Gareth intends for indiego to build upon this growth, bringing together major labels, national music initiative Hear65, and online music publication NME Asia to help more local and regional artists to gain exposure and market share. “I admired what LUSH 99.5FM did in the past, and so I wanted to pay homage to that effort while charting our own path… in an increasingly digital world, I hope that things become more democratic, and that even artists in our relatively small country get an equal chance at success.”
With LUSH 99.5FM, the only radio station that had a dedicated focus on local music, stopping transmission in 2017, it seems apt for indiego to fill this gap. While not quite the same as having a presence on the airwaves, it is well-positioned to reach more people through digital channels, and is a welcome addition to the growing institutional support for local artists.
A slightly older initiative, Singapore Community Radio (SGCR) shares some similarities in its mission to represent the breadth and diversity of the creative scene. Starting out in 2017, it was inspired by popular trends in international DJ culture then, such as Boiler Room sets, and sought to recreate similar regular livestreamed programming with local DJs. From 2018, these were hosted at White Label Records and Bar, which was intended “as a community space for music lovers to come through, spend some time and even meet other music lovers”, shares Darren Tan, Creative Director of SGCR.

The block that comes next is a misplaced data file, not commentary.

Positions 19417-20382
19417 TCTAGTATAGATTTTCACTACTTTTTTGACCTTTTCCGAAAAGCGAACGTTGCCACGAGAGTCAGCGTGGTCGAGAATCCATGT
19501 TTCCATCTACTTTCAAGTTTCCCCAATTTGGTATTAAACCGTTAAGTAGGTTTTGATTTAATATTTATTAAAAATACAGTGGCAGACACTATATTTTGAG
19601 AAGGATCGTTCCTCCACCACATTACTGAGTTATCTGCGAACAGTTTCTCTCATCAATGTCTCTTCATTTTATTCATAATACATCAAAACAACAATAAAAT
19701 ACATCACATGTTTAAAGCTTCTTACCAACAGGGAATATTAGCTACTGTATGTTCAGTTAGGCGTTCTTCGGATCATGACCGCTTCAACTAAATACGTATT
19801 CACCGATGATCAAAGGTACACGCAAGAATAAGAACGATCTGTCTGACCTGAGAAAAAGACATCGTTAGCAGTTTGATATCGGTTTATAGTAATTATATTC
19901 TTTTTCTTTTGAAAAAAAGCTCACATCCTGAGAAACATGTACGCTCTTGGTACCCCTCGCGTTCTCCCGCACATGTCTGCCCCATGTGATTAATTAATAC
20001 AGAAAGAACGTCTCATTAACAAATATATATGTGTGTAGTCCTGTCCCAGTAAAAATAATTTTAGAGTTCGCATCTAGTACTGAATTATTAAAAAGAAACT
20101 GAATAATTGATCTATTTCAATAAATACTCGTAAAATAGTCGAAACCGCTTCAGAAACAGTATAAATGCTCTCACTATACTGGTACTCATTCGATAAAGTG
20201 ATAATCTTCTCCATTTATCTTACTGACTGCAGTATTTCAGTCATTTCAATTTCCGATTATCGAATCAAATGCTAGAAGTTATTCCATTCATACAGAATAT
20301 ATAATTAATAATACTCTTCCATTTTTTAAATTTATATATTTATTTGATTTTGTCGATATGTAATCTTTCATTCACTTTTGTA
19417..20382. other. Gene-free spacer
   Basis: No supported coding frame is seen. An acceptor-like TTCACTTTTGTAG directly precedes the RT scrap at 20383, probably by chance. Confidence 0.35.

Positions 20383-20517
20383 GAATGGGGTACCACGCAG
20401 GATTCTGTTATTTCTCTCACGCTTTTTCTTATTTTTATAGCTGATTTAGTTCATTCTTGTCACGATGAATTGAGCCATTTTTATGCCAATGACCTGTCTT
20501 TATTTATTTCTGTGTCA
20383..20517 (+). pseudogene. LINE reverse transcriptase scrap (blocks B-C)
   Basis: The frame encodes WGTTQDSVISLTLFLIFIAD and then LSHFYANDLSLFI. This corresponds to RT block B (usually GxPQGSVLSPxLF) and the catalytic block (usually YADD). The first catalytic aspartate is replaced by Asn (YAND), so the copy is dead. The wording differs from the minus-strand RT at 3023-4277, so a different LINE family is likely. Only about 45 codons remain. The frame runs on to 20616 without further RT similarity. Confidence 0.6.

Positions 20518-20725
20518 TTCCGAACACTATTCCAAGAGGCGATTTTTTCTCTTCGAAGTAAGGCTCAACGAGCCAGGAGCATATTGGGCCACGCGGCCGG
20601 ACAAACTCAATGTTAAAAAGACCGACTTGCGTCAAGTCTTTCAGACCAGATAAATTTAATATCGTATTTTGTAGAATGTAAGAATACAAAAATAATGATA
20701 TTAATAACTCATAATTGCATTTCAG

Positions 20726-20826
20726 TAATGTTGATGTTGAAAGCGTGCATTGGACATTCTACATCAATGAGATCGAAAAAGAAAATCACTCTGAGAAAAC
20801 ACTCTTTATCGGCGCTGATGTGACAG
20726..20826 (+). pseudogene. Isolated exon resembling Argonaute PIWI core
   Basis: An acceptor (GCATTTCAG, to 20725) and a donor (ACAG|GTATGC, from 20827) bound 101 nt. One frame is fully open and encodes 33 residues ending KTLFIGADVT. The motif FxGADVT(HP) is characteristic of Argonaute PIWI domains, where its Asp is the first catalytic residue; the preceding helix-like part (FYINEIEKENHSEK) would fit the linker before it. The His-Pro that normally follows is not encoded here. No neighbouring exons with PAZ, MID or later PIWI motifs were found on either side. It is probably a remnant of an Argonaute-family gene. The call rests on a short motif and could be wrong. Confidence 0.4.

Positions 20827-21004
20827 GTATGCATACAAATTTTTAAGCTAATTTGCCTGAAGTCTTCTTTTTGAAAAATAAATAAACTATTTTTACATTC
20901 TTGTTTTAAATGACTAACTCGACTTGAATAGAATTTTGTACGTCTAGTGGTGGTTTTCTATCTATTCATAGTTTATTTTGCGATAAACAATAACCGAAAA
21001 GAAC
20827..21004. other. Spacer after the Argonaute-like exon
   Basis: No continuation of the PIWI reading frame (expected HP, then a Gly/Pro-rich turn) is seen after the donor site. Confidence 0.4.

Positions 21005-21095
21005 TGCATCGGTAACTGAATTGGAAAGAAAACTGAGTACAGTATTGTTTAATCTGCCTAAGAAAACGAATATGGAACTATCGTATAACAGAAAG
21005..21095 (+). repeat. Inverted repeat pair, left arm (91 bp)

After White Label’s closure in 2020, this communal spirit lived on in the revamped SGCR, which introduced a full suite of shows beyond just music: it included podcasts by collaborators like art platform Object Lessons Space and film organisation Asian Film Archive, alongside original programmes such as 10 Tracks which featured music picks by local artists. On Twitch and Mixcloud, programmes such as Nightcap With DJ Itch and the entertaining, oddball Lim Brothers Travel, a comedy-VJ-DJ set, were livestreamed.
The team wanted to create a social broadcast to engage the local creative community as much and as widely as possible. Darren had felt that the different arts communities tended to cluster in respective Facebook groups or online spaces, all “in different kinds of pockets”.
“We wanted to bring it all under one umbrella where everybody, foreign or local, could have a slightly more complete picture of the arts and creative community in Singapore—a portal where you can find out what the community here is up to,” he reflects.
In ensuring that various “creative pillars” from music to the visual and literary arts were part of SGCR’s programming, the team worked to ease many diverse collaborators into the production process, which was new to a lot of them. “The whole idea of these podcasts was that it wasn't broadcast radio, with more formal language and you know, having to watch your P's and Q's. We had some simple guidelines, and that was it,” says Darren.
This easygoing, conversational quality, coupled with the gathering up of disparate creative communities, made SGCR a compelling, comforting presence during the initial onset of the pandemic when everyone was isolated and “in limbo”, which translated into strong listenership.
With some cultural activities picking up again, some shows have been paused as collaborators become more occupied with their own projects. Stream fatigue has also contributed to fluctuations in listenership. Darren finds it a good time to restructure, to “take a step back and think about what is important for the future of the creative community”, especially when in this in-between period where “we haven't had any live shows for about close to two years now, not ones where everyone can freely express themselves you know, without being restricted at all”.